The purpose of this study was to
survey the growth inhibition with volatile antibiosis and killing of Pythium
irregulare by Trichoderma species of various origin under heavy metal stress.
Fourteen strains of T. harzianum, 10 strains of T. virens, and 14 strains of T.
viride were tested in dual culture with the pathogen on heavy metal poisoned
media. Minimum inhibitory concentrations (MIC) for mycelial growth, antibiosis
and Pythium-killing were determined. Although the decreasing order of toxicity
(Cd≯Ni≯Zn) was the same for the growth of Pythium and the antagonists,
the pathogen tolerated 2-4 times higher doses of toxic metals
than Trichoderma strains did. The antagonistic activities proved to be more
sensitive, they were blocked by 0.16-0.67
mM Cd, 0.16-1.25 Ni or Zn. Pythium-killing was observed at higher doses
of Ni than that of Cd or Zn, which were similar toxic to the both investigated
activities. The history of long-term heavy metal exposure of some investigated
Trichoderma strains did not increase the tolerance of mycelial growth, but the
antagonistic activities were more sensitive in those strains that had
originated from not polluted arable soils.
Enniatins (ENs), produced by
species are a group of mycotoxins with antimicrobial, insecticidal (GROVE & POPLE, 1980) and phytotoxic activities. PCR based assays were applied for detecting enniatin-producing strains of
Fusarium avenaceum, F. poae
isolated from wheat seeds originated of 30 geographic localities of Hungary. All
strains and except two of all
strains gave positive signal to
primers as well as all
isolates were positive to
primers indicating the ability to produce ENs. This is a first report of the enniatin producing ability of
species associated to wheat in Hungary.
Authors:J. Szarvas, A. Geösel, K. Pál, Z. Naár and J. Győrfi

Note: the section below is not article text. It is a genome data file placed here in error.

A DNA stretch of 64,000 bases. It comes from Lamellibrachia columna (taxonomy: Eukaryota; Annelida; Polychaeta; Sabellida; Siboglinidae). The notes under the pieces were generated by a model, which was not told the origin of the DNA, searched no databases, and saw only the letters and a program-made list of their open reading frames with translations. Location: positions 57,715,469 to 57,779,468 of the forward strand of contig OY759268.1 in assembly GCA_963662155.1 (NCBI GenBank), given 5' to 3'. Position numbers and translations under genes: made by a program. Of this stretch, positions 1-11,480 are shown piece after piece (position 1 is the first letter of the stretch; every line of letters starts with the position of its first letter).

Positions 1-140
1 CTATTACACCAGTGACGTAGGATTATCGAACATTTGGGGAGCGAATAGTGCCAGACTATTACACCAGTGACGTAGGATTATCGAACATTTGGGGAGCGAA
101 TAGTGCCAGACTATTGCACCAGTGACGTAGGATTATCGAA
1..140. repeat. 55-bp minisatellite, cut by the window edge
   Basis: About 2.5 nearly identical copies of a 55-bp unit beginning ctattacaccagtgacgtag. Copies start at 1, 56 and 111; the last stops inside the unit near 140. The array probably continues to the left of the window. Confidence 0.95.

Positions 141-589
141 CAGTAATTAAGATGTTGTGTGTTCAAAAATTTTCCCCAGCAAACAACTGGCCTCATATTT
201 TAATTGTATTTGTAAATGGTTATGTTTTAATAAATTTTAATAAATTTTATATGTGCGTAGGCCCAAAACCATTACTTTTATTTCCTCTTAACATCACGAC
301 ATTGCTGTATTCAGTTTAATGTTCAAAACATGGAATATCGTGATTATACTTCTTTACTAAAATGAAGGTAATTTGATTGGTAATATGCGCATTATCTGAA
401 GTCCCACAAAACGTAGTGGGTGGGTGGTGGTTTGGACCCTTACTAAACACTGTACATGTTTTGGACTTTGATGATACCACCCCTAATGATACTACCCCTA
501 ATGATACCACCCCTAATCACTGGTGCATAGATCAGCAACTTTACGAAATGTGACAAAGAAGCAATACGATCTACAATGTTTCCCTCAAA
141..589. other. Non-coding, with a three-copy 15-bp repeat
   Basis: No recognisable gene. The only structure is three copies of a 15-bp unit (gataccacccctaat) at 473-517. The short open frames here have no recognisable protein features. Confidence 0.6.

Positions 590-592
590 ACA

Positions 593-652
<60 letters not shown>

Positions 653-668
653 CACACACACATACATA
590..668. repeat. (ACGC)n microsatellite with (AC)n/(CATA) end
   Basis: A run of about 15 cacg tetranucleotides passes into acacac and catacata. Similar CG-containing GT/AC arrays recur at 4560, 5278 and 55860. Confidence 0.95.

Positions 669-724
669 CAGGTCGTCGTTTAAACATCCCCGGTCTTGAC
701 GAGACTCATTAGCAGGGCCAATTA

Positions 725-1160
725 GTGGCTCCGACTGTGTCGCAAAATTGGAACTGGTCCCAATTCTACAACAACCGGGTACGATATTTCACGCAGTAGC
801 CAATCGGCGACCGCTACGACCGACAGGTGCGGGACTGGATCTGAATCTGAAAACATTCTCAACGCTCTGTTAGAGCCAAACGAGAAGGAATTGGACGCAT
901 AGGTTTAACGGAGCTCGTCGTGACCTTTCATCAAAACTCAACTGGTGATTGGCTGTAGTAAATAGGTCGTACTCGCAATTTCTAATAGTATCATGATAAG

The king oyster mushroom (Pleurotus eryngii) is becoming more and more popular amongst the producers due to its excellent taste and relatively easy cultivation technology. Though investigations aiming to involve the mushroom in industrial cultivation had started in Hungary already in the 1950s, significant efforts were not made until 2002. In contrast to this, the volume of production in Europe and the United States has been growing continuously in the last decade. Although the species have been subjected to some taxonomical investigations, there are still a lot of contradictions in the taxonomic positioning of the P. eryngii species complex. In this study we investigated the genetic variability and taxonomic relationships among P. eryngii strains by using the RAPD-PCR method. Fifteen strains were analysed from our collection that represents mostly the Eastern-Hungarian habitats. Twenty-five random decamer primers were tested in the preliminary experiments and six were chosen that were used for binary coding. A neighbour-joining tree prepared from this matrix shows the coherence among the taxonomic relations and production sites of the potentially cultivable Hungarian strains.
Authors:Zs. Koncz, K. Huszti, Z. Naár, A. Kiss and Á. Szécsi
Species-specific PCR assay was used for the identification of Hungarian
isolates in pure mycelial culture. The
primer pair of the three known species-specific primers appeared to be the most appropriate one to identify
.Two methods were used for comparative determination of the amplicon size of
strains: traditional agarose gel electrophoresis, and chip electrophoresis. Our results have shown that the chip electrophoresis is an easy-to-use, time-efficient substitute for conventional agarose gel electrophoresis; moreover it provides a more precise size determination of amplicons. Amplicon size ranging from 415 bp to 421 bp in tested isolates may be associated with genetic diversity in the Hungarian population of
.The PCR assay described in this study can be used for the routine detection and identification of
without isolation and morphological investigation of this fungus.
Authors:Zs. Koncz, D. Magyar, Z. Naár, A. Kiss and Á. Szécsi
The species-specific PCR assays correctly identified pure cultures of
(13 isolates), and
(6 isolates) originated from Hungarian wheat grain.The PCR-based assays described in this study can be used for the routine detection and identification of above-mentioned Fusaria without morphological determination.